LOL… and these are just the calmer events in her life, Aunt had a way of going industrial crazy as she got older.

      Liked by 1 person

      • Sounds like there are lots more stories that can be shared. Please? We all love other people’s crazy relatives.

        Like

      • Archon's Den says:

        After a life of cigarettes, coffee and beer, as she got older, she came more unglued. I’ll huddle with LadyRyl and see if there are any other stories that we can tell without WordPress censors stepping in. Ten years older than me, she died some years ago, so the statute of limitations has expired with her. 😛

        Like

    • Archon's Den says:

      I don’t know if, as Jim Wheeler suggests below, there was a genetic component to her problems. Her father was never a good citizen, good husband or good father. My parents were both calm, practical, straight-thinkers. 😀

      Liked by 1 person

  3. njncguy says:

    Well your nutso half- sister could try what my dad did once. He “peeled” a potatoe by using an electric drill with a wire brush. Potatoe bits were all over every square inch of the kitchen, including the ceiling. It wasn’t a mistake. It was punishment ( even though she hadn’t done anything). He was was that mean. He then had her clean it all up. Sadly, she did.

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    • Archon's Den says:

      Like Jim Wheeler, below, I am a critical thinker, occasionally attending Free Thinker meetings. It is sad but true that far too many people act on false, imaginary assumptions. It is particularly bad when the level of false beliefs causes pain and suffering to innocents. I hope you survived your childhood with minimum scarring – emotional, psychological and physical. 😳

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  4. Jim Wheeler says:

    Genes are strong. Something of my paternal grandfather is in me which occasionally moved me to irrational anger when I was young. My grandmother divorced him and remarried when my father was about 15. They sent him away to a “military school”. Feeling abandoned, he ran away and made his own way in the world of the 1920’s. Such roads taken are irreversible.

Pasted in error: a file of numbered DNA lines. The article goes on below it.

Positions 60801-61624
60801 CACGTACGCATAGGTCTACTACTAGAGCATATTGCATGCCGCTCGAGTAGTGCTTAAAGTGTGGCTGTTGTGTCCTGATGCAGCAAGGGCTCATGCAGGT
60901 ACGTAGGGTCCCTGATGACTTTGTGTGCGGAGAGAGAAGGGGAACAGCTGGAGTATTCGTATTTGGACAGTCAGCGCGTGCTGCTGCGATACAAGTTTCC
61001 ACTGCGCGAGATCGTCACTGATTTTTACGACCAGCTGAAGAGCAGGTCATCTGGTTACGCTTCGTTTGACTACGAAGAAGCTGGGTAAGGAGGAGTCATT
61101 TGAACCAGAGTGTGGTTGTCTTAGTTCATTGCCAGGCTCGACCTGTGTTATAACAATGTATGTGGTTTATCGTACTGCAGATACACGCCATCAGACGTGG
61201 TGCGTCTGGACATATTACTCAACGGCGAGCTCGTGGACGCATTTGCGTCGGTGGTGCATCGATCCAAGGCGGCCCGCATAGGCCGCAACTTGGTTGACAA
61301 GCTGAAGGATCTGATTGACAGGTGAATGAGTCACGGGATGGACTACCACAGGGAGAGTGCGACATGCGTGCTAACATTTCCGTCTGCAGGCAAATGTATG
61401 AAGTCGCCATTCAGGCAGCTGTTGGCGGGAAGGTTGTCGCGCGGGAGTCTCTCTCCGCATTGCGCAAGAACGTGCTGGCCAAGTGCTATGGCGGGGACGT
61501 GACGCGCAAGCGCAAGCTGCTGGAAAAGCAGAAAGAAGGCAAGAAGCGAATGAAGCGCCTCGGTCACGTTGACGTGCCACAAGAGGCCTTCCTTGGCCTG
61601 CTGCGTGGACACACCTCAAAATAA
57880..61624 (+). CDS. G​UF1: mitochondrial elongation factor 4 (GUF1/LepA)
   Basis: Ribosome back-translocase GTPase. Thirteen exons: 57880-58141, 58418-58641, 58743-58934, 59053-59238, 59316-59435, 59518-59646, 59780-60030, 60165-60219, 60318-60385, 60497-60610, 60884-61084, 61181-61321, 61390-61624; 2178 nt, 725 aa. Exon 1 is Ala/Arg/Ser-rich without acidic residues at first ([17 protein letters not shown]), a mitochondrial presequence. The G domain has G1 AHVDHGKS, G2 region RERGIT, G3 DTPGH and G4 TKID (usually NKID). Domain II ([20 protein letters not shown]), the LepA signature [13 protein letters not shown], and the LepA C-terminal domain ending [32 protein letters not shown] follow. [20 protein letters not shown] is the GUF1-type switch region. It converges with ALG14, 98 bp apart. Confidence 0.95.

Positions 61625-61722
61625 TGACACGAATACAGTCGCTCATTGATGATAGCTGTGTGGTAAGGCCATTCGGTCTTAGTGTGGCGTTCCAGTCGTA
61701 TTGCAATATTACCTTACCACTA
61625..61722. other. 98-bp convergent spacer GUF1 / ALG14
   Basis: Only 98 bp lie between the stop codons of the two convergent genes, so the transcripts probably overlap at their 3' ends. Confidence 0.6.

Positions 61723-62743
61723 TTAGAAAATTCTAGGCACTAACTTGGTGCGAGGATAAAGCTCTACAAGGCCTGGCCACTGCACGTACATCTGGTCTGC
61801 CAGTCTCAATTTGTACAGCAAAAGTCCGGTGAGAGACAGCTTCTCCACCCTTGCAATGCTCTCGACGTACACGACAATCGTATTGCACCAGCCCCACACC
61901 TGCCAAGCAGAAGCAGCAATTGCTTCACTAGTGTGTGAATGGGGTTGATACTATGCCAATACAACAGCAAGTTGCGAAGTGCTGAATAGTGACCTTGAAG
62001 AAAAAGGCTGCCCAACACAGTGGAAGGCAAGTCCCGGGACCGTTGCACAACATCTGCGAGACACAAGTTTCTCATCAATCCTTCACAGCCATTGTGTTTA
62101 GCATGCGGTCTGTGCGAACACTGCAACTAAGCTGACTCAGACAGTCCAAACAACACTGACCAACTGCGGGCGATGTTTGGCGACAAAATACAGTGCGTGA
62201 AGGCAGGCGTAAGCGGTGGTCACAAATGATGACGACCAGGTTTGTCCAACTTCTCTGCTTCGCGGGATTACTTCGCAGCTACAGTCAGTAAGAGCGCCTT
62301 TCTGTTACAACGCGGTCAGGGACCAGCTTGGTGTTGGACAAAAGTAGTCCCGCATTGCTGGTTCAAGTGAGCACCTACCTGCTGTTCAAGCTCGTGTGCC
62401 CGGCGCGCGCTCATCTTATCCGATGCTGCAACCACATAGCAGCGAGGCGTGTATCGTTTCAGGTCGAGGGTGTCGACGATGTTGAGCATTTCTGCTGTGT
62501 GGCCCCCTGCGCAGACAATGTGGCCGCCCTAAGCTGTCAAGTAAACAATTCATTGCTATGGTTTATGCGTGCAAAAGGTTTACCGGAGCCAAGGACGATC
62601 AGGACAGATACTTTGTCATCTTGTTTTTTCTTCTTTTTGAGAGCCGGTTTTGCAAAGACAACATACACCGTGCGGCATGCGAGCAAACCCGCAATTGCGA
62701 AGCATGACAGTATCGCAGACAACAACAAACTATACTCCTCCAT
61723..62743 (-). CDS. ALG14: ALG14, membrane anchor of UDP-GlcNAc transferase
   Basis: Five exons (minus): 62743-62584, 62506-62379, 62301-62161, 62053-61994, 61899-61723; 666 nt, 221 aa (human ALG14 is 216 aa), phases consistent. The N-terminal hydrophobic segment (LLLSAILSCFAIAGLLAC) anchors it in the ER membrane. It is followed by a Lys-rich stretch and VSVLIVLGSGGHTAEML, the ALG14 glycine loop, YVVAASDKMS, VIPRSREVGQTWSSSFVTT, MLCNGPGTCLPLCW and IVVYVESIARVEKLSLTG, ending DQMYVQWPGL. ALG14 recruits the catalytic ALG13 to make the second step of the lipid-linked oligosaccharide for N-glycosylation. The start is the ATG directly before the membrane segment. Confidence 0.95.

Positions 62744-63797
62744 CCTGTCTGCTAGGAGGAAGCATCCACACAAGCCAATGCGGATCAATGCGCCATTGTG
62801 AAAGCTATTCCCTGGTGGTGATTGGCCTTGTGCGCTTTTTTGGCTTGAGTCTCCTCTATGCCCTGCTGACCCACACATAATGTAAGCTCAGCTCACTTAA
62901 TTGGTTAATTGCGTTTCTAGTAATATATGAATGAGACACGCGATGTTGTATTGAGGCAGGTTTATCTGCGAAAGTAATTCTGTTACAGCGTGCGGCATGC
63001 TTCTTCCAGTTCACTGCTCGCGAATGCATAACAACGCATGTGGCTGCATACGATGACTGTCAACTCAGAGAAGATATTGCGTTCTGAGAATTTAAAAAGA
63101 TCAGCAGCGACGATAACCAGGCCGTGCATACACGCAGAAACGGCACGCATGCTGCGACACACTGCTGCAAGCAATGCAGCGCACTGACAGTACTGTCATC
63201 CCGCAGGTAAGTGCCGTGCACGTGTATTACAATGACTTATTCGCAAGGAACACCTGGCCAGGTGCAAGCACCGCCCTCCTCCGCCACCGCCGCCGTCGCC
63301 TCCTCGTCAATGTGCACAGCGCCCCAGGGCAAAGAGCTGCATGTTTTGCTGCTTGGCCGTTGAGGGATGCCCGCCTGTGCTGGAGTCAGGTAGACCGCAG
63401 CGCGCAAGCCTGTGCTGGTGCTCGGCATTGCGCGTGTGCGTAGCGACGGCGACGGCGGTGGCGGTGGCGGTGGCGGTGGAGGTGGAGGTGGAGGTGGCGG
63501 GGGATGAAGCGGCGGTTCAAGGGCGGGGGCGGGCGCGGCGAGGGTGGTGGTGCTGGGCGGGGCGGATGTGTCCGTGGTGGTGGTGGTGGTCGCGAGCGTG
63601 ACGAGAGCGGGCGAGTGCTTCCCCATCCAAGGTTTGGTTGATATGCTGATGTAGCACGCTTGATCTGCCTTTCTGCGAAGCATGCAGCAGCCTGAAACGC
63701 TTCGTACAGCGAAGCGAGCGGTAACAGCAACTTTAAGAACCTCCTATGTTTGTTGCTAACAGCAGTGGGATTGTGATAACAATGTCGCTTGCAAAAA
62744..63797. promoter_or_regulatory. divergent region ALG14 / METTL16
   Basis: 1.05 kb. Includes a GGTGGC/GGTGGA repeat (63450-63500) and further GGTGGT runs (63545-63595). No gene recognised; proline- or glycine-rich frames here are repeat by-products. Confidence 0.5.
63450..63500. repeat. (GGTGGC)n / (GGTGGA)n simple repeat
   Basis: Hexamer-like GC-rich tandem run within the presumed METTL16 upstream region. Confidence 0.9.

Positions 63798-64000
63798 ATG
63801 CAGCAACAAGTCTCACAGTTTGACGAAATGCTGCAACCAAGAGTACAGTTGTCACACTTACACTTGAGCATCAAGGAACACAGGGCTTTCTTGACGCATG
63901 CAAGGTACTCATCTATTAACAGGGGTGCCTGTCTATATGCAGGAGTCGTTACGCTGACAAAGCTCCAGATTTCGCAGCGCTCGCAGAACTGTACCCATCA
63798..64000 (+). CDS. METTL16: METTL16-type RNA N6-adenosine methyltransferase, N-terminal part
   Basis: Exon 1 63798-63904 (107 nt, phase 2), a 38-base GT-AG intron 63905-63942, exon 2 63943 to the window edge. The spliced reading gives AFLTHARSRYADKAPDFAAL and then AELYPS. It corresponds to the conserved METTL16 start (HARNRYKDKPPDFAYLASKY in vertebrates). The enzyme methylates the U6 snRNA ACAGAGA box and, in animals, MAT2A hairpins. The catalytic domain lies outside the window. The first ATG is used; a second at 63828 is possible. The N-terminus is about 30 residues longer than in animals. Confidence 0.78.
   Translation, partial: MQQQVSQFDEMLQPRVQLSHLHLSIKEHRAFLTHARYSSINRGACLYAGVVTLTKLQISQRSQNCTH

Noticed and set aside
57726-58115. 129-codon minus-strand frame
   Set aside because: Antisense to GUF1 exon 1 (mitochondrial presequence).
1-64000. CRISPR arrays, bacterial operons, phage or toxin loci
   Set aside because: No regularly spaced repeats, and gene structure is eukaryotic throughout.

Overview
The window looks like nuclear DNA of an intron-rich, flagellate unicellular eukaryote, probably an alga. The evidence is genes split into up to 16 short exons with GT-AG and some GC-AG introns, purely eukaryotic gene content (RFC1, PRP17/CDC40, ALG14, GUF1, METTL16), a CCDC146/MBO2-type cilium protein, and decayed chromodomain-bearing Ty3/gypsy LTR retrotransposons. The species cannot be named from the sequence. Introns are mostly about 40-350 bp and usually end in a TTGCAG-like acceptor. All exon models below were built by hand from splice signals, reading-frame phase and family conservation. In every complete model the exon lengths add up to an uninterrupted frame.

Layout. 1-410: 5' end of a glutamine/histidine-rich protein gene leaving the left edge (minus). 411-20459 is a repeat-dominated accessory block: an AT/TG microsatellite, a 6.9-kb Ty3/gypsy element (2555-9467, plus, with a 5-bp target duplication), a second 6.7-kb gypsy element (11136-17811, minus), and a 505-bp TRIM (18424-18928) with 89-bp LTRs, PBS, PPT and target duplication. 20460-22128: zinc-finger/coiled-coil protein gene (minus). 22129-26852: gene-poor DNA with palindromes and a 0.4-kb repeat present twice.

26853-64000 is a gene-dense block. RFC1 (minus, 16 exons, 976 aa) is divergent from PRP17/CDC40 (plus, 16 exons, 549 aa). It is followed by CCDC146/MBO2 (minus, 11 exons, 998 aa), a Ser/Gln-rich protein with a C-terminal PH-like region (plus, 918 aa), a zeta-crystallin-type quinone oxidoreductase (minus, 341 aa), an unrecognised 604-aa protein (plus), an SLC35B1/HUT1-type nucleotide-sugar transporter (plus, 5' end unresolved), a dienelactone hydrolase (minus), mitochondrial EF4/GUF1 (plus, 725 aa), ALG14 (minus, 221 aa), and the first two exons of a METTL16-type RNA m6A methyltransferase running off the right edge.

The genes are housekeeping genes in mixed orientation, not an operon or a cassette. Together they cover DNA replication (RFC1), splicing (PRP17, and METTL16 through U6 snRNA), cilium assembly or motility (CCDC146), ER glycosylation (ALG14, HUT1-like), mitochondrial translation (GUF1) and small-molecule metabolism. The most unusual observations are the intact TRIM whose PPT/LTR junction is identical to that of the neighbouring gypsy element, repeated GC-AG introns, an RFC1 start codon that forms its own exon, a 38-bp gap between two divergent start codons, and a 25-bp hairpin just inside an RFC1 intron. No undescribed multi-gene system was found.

My inclination to anger became much more subdued as I aged and came to understand its nature. Fortunately, I do not see it in my descendants.

    Like

    • Archon's Den says:

      I understand how powerful some compulsions can be. We can ‘just say no’ to Nancy Reagan’s impractical solution. Like the preceding Yenta post about gossip, I feel it’s a character flaw if you’re aware of the problem, but don’t try to ameliorate it. You can’t just throw up your hands and claim, “That’s the way I am. You just have to live with it.” We do live with it, in fear, until we die from it. Some go to hospital. Some go to jail. Some go to the mortuary.
      In the scheme of things, my sister wasn’t one of the worst, but still raised three damaged daughters – illegitimate pregnancies, divorces, alcoholism, bankruptcies. The two sons – the oldest, and the youngest – seem to have managed to escape the worst, and make something of themselves. 😳

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  5. This moved me quite a lot. Thankyou for sharing.

    Like

  6. My husband is bi-polar and wouldn’t take medication. He wouldn’t admit he had it so there were many problem episodes. He’s now 84 and broke his hip so has a caregiver who makes sure he stays medicated.

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    • Archon's Den says:

      My wife is bi-polar, but sought help. She ‘usually’ takes her meds, until she reaches tolerance levels, and they change her to a different, newer formulation.
      A couple of times she’s stopped taking pills, because they made her feel ‘all dull and cloudy’, probably what the rest of us endure normally. After a good screaming match like the above, she relents and medicates. 🙄

      Like

  7. There are times that families are fucked, you grin and bear it, get help, send someone off somewhere or whatever. Still they are family.

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    • Archon's Den says:

      Yeah, grin and bear it, but from a safe distance. Maybe I’m unlike most people. I just don’t buy into the “they’re family” shit. If I wouldn’t put up with actions and attitudes like that from strangers, why would I forgive and permit, simply because someone shares common ancestors?

      If they don’t care enough to play nice, I don’t care to play at all. My brother, myself, and my parents quietly withdrew, and had nothing to do with her – until the next dreaded 4:00 AM drunken, abusive phone call. 😯 😦

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  8. any1mark66 says:

    We choose our friends because they’re not family. I have a wife and sister that have the issues. Fortunately no flying cheese whiz yet.

    Like